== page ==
INDIANAPOLIS - Gov. Mike Pence said Thursday that an income tax cut in the Indiana Senate's proposed budget is a start but he'll still push for the $500 million cut he has proposed.
Senate Republicans put forward a $30 billion budget Thursday that cuts the state's personal income tax by a total of $150 million annually and funds an expansion of major highways.
Pence wanted lawmakers to slash the income tax from 3.4 percent to 3.06 percent, but Senate Republicans opted to reduce it to 3.3 percent.
Senate Republicans said that combined with eliminating the inheritance tax and several business tax cuts, they are reducing the government's take by about $500 million.
"There's relief for all Hoosier taxpayers, which amounts to approximately $500 million when all of it kicks in," said Sen. David Long, R-President Pro Tempore. "We make significant investments in education and in our infrastructure, which we also think is important, particularly as the economy has improved somewhat."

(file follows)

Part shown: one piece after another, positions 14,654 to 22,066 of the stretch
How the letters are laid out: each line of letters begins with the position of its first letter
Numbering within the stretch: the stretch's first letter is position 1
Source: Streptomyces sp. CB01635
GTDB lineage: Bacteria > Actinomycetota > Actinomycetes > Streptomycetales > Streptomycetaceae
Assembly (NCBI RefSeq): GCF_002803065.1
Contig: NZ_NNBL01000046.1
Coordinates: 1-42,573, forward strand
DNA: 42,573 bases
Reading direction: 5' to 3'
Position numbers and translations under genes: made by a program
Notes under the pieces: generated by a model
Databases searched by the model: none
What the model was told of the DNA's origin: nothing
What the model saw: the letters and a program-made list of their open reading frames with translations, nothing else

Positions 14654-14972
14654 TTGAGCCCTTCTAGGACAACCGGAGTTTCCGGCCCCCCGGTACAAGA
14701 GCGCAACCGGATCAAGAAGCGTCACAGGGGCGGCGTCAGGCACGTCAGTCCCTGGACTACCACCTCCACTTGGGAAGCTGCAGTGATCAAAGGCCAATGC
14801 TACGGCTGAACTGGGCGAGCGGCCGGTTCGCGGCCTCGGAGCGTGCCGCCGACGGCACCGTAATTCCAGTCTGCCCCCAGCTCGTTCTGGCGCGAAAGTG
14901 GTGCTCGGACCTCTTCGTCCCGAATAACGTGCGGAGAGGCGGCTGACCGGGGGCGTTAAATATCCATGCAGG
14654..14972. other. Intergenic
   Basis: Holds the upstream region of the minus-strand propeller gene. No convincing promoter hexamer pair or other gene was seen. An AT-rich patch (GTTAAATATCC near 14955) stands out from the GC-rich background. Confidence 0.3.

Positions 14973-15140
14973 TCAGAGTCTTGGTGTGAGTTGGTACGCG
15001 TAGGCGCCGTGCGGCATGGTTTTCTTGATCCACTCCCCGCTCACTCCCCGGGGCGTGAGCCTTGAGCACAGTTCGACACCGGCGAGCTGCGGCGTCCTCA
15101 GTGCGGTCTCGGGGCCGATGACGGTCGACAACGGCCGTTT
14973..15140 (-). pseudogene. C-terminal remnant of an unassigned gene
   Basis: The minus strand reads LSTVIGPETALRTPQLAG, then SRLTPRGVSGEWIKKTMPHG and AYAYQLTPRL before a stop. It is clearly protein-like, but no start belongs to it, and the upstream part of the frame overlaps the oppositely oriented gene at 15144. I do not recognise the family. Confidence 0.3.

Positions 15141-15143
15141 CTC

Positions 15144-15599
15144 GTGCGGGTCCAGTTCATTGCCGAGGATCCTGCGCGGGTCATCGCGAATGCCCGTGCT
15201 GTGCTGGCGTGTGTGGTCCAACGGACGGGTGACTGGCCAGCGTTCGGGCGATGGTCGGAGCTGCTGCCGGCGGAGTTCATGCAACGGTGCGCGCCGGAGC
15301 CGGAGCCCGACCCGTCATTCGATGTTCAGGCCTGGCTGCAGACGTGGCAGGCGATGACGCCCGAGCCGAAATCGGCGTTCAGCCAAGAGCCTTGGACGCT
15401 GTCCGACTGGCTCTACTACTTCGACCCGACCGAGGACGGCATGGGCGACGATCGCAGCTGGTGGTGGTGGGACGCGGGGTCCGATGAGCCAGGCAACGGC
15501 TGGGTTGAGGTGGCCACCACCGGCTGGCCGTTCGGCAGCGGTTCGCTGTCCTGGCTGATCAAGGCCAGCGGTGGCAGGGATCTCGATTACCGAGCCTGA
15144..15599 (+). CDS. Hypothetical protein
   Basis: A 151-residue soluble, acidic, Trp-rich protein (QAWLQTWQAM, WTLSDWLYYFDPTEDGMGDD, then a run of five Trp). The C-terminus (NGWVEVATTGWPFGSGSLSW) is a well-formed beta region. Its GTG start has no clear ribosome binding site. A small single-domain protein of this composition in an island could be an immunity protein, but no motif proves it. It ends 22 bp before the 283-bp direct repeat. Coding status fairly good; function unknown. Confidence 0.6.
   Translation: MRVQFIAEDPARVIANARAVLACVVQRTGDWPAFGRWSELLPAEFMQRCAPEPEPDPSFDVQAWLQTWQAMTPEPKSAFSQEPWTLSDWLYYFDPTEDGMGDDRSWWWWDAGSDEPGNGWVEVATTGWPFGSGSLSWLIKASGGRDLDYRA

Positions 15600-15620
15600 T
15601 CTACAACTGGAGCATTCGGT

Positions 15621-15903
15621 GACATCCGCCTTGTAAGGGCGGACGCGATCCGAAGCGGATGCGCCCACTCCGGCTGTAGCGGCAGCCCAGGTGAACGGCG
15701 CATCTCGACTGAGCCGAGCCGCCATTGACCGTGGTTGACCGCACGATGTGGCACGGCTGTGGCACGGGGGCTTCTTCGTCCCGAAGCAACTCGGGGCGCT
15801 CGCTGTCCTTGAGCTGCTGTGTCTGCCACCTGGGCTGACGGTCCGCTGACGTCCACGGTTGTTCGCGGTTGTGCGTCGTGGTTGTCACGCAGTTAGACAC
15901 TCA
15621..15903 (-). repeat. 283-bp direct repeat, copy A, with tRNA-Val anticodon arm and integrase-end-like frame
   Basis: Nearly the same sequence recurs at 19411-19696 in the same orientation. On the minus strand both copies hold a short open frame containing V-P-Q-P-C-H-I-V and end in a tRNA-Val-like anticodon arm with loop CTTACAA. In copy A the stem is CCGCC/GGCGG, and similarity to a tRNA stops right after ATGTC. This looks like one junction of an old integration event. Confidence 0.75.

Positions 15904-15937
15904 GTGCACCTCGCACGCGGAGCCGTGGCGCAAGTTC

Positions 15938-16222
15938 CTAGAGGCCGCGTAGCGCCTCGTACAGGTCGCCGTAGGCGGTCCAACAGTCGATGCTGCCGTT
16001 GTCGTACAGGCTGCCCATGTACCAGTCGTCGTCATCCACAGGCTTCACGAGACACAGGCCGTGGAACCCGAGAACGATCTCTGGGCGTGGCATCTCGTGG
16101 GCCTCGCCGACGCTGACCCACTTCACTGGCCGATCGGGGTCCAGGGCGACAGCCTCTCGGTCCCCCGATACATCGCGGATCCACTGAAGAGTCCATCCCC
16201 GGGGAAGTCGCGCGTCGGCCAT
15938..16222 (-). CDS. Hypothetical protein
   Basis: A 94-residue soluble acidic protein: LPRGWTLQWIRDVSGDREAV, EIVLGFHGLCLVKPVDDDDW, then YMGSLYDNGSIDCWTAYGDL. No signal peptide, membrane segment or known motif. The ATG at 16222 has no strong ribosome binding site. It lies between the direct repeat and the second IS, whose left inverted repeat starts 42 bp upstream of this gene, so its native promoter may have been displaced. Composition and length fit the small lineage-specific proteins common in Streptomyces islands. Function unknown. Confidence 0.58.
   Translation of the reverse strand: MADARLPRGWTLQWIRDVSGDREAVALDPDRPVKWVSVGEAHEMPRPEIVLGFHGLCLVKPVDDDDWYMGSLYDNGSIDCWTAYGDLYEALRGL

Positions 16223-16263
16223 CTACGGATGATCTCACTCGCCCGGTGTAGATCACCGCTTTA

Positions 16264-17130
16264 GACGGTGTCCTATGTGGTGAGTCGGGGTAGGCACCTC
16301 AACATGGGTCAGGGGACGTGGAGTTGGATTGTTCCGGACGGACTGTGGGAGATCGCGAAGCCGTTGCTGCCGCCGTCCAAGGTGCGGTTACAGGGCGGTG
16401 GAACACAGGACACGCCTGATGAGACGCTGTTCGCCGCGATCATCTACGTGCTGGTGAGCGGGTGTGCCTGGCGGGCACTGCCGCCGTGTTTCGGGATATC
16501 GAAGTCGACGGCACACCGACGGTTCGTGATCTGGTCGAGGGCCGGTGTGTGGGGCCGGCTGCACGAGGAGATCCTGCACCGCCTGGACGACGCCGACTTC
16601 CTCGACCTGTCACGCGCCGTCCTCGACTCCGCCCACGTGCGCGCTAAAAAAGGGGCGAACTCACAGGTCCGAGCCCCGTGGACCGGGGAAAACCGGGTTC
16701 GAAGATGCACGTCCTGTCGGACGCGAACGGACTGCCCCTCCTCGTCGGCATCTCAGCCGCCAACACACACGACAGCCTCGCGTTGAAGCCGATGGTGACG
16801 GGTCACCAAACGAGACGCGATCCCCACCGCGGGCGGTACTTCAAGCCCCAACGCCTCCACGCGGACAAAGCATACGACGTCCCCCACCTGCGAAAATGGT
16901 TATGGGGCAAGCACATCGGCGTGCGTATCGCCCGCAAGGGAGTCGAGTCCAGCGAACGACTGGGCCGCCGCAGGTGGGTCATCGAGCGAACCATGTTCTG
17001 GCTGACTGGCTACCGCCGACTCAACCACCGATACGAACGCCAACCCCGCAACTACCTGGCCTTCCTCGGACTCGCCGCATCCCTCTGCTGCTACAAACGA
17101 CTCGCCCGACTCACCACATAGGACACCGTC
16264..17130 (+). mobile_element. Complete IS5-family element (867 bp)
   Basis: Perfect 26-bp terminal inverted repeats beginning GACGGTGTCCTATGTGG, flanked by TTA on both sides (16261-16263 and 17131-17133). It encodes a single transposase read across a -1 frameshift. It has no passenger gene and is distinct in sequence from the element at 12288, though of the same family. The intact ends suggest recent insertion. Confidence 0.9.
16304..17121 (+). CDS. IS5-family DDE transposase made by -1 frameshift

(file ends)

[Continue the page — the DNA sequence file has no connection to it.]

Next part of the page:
Senate Republicans propose putting $200 million a year in a new transportation fund to pay for additional lanes on Interstate 70 and Interstate 65 crossing the state.
The plan also would pay for building a new bypass around most of Indianapolis.
Republicans have also proposed eliminating the inheritance tax and cutting the financial institutions tax by 2 percentage points.
The Senate Appropriations Committee advanced the budget on a 9-4 party line vote Thursday. The full Senate will vote on the budget next week.
"I believe that we are getting on the same page, but let me be clear, there are still details and differences about levels of spending and priorities," Pence said. "And as we go through this process, we'll continue to welcome constructive discussion."
Pence hasn't specified if there's a minimum income tax cut that he'll except, and Senate Republicans haven't said if they'll concede any ground.
"Right now I think what we've done is really good, and I'm proud of it," said Sen. Luke Kenley, R-Noblesville. "But I'm willing to sit down and listen to the governor's issues."
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